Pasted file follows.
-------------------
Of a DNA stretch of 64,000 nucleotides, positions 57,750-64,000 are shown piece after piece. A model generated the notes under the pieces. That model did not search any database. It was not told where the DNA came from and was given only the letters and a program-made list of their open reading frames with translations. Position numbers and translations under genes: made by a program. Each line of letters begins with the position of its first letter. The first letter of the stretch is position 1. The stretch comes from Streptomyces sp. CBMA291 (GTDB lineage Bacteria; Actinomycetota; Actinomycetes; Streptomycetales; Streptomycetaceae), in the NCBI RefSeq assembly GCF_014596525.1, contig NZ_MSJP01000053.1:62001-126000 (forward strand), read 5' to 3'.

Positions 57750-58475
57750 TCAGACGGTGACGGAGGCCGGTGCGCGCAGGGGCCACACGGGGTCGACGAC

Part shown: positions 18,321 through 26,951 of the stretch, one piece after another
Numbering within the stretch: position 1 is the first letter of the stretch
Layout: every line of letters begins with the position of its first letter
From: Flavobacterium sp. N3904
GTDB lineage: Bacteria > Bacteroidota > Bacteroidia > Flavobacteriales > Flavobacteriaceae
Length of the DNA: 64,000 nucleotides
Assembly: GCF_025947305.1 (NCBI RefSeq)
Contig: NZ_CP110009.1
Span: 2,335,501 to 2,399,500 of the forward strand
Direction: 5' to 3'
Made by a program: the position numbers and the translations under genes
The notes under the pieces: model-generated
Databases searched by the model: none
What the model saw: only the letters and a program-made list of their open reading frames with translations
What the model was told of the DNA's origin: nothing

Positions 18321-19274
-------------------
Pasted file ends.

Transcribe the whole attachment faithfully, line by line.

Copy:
Of a DNA stretch of 64,000 nucleotides, positions 57,750-64,000 are shown piece after piece. A model generated the notes under the pieces. That model did not search any database. It was not told where the DNA came from and was given only the letters and a program-made list of their open reading frames with translations. Position numbers and translations under genes: made by a program. Each line of letters begins with the position of its first letter. The first letter of the stretch is position 1. The stretch comes from Streptomyces sp. CBMA291 (GTDB lineage Bacteria; Actinomycetota; Actinomycetes; Streptomycetales; Streptomycetaceae), in the NCBI RefSeq assembly GCF_014596525.1, contig NZ_MSJP01000053.1:62001-126000 (forward strand), read 5' to 3'.

Positions 57750-58475
57750 TCAGACGGTGACGGAGGCCGGTGCGCGCAGGGGCCACACGGGGTCGACGAC

Part shown: positions 18,321 through 26,951 of the stretch, one piece after another
Numbering within the stretch: position 1 is the first letter of the stretch
Layout: every line of letters begins with the position of its first letter
From: Flavobacterium sp. N3904
GTDB lineage: Bacteria > Bacteroidota > Bacteroidia > Flavobacteriales > Flavobacteriaceae
Length of the DNA: 64,000 nucleotides
Assembly: GCF_025947305.1 (NCBI RefSeq)
Contig: NZ_CP110009.1
Span: 2,335,501 to 2,399,500 of the forward strand
Direction: 5' to 3'
Made by a program: the position numbers and the translations under genes
The notes under the pieces: model-generated
Databases searched by the model: none
What the model saw: only the letters and a program-made list of their open reading frames with translations
What the model was told of the DNA's origin: nothing

Positions 18321-19274